Martial Arts Teaching Tip
Do you teach martial arts? Are you eager to have them learn at a faster pace?
Here’s a special tip … it has to do with how easy or hard you make it for your students to figure out the intended element from your lesson.
Some martial arts teachers think that there is benefit in having them “figure it out for themselves.” Other teachers want to spoon-feed every element to their juniors.
Note: It’s sort of like the debate in teaching a new language. Some teachers stay in the target language 100% of the time, seeing the benefit of more contact with the language for the students, in addition to having to figure things out for themselves. Other teachers, think that by speaking the native language, there is no confusion when the second (or third) language is presented.
My attitude is to use the language as much as possible, but don’t slow down the learning by being forced to stay in the target language.
This really applies to martial arts. I want my students to have as much contact with real, fast and hard techniques being fired off at them. On the other hand, I want to facilitate their ability to deal with the attack.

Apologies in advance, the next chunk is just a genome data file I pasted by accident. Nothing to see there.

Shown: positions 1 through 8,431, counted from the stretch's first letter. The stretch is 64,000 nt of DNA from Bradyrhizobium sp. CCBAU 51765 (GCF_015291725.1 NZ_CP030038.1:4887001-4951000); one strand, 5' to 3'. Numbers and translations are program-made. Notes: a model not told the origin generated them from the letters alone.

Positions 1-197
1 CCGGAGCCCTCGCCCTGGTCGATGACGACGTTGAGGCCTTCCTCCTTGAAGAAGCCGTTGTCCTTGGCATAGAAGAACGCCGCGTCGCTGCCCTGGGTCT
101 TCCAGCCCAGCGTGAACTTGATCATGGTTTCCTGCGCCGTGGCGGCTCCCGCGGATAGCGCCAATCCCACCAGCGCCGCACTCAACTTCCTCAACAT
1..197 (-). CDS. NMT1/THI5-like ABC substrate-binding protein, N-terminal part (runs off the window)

With the above in mind, I have a special teaching tip — when you teach, give the students time to learn on their ow, with a practice partner … BUT … when you give directions, give them specific help, to make everything as clear as possible.
You don’t have to use a lot of words to get there … just say enough to get them on the track to the right timing, precision, or distance.
Here’s a non martial-arts example from a few minutes ago….
We recently bought a new Blue-Ray/DVD player. My wife is working with a how-to DVD, and she asked me on the remote control where she could see a bar of how much time had elapsed and how much time was left on the DVD.
She asked where she could find it. (There are lots of options — display, pop-up menu, home, sub menu, etc.)
Instead of answering, “Status button,” I said, “The status button, left side, a little lower than the middle.”
She went right to it, without any fumbling.
Simply adding two specific directions, I got her to the right display quickly.
Does this give you any teaching ideas?
“Phoenix eye to the armpit — corkscrew your fist to a palm-up position at the last instant.”
“Sidekick — as if you were reaching your foot over, trying to clear a coffee table.”
“Elbow-strike, forward and up … as if checking for a scrape on your elbow.”